Hungry like the (neo-colonial) wolf
August 20, 2008 6:43 AM   Subscribe

Worried about food prices? Don't be, if you've got capital! You can lease land from starving countries like Sudan to ease your own food problems. This ain't Food Force (previously), but the gamesmanship (via) is underway (pdf). On the bright side, let them eat lobster!
posted by cal71 (5 comments total) 1 user marked this as a favorite
Also, NPR.
posted by Science! at 6:46 AM on August 20, 2008

Worried about food prices? Don't be, if you've got capital!

Seems like you don't need a crazy international land scheme if these are both already true.
posted by DU at 6:54 AM on August 20, 2008

Nice collection of links on a phenomenon I never heard of - the "them" link is also pretty cool.

The world currently has about 6.6 billion people, of which about 1 billion are in the poorest countries. While most of the world is getting better, the bottom billion are getting worse. The Bottom Billion: Why the Poorest Countries are Failing and What Can Be Done About It
posted by stbalbach at 7:42 AM on August 20, 2008

That Slate article about lobster misses a big problem -- the largest impact on the price of catching lobster is the price of diesel fuel to run your boat. Anecdotally, I can say there's a lot of lobster boats for sale this season as lobstermen without a decent head for business or membership in a co-op couldn't afford to buy diesel for trip after fruitless trip while they waited for the shedders to come in.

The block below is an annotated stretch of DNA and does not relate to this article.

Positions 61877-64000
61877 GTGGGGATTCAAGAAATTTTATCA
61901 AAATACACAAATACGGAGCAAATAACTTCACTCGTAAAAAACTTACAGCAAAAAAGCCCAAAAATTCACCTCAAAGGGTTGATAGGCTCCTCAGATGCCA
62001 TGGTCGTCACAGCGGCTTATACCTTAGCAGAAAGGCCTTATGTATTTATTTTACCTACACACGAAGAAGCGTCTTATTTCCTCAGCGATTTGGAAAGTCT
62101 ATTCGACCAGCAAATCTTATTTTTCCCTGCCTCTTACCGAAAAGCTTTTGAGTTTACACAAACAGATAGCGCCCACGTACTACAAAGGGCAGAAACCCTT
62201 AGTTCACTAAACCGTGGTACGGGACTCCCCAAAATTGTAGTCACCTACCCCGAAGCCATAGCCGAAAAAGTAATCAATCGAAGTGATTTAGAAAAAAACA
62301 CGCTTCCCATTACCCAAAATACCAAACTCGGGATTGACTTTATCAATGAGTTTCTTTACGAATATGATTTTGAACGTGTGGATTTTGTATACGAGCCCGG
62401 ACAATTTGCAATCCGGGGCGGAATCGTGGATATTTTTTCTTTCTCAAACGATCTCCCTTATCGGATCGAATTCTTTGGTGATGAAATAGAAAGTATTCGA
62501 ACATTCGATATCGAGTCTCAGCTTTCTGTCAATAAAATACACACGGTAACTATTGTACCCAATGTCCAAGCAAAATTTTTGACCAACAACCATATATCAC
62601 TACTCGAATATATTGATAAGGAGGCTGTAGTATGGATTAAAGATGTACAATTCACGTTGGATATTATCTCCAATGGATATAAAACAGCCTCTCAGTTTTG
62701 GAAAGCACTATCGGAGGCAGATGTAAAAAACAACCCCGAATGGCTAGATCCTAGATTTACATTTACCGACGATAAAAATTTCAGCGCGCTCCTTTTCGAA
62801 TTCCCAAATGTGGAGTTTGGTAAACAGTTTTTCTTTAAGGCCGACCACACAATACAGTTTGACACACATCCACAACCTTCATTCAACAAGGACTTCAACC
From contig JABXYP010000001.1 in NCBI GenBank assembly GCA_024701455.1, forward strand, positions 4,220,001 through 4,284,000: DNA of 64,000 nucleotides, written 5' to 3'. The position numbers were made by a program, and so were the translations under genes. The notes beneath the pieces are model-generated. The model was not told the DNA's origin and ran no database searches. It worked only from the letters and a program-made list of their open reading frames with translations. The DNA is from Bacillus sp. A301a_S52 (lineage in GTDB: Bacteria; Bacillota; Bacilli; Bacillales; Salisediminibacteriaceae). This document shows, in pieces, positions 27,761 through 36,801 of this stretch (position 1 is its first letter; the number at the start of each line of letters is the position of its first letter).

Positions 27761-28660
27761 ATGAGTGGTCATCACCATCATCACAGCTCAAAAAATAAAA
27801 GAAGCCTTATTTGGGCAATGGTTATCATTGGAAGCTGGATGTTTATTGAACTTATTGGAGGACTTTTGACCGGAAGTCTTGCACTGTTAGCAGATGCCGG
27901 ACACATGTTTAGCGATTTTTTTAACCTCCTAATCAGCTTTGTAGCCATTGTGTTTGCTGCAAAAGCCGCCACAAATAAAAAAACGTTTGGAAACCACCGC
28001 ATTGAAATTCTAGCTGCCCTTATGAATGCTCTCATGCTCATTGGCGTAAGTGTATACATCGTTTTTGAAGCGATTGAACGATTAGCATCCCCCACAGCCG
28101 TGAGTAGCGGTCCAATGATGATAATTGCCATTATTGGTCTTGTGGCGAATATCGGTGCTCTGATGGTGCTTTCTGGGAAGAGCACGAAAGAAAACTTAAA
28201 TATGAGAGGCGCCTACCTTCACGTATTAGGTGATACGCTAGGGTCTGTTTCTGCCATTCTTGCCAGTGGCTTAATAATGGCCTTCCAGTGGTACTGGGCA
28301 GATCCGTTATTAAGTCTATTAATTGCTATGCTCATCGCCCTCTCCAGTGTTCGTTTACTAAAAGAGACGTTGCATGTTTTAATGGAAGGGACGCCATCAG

In a sense there's a cozy glow of local eating when you go down to the dock and buy some bugs for dinner. But the lobster industry has a severe problem with a price disconnect between buyers and lobstermen. There are few large buyers, and they offer what they think they can get away with, and lobstermen, by and large, are forced to take it or leave it. The production side is getting smarter -- more lobstermen are joining co-ops that do their own sales and pound their own lobsters against oversupply and price gouging, and share the profits. But there's a deep "lone wolf" fisherman culture to overcome, and if most lobstermen go it alone, they're pretty much at the mercy of the price offered by buyers. Some years, some catches, that price is well below the lobsterman's cost per pound.

In short, it may surprise people that it's pretty damn hard to make a decent living catching lobster. Add in the skyrocketing demand for waterfront land, which used to be docks and working moorings and now is increasingly condos and yachts, and you have an industry which, although environmentally well managed and still plentiful in lobsters to be caught, is struggling to work out an economic balance that will allow all sides of it to get by.
posted by rusty at 8:32 AM on August 20, 2008


actually, people with capital (a.k.a "savings") are, and should be worried about inflation. more than people without. the value of those savings is dropping.

sure inflation sucks for people who have no money, to some degree, but it also helps people who owe money. the value of those debts is dropping. so, like, in ten years, your college loans will buy your lenders a few hamburgers. can you dig it?
posted by mano at 10:31 AM on August 20, 2008

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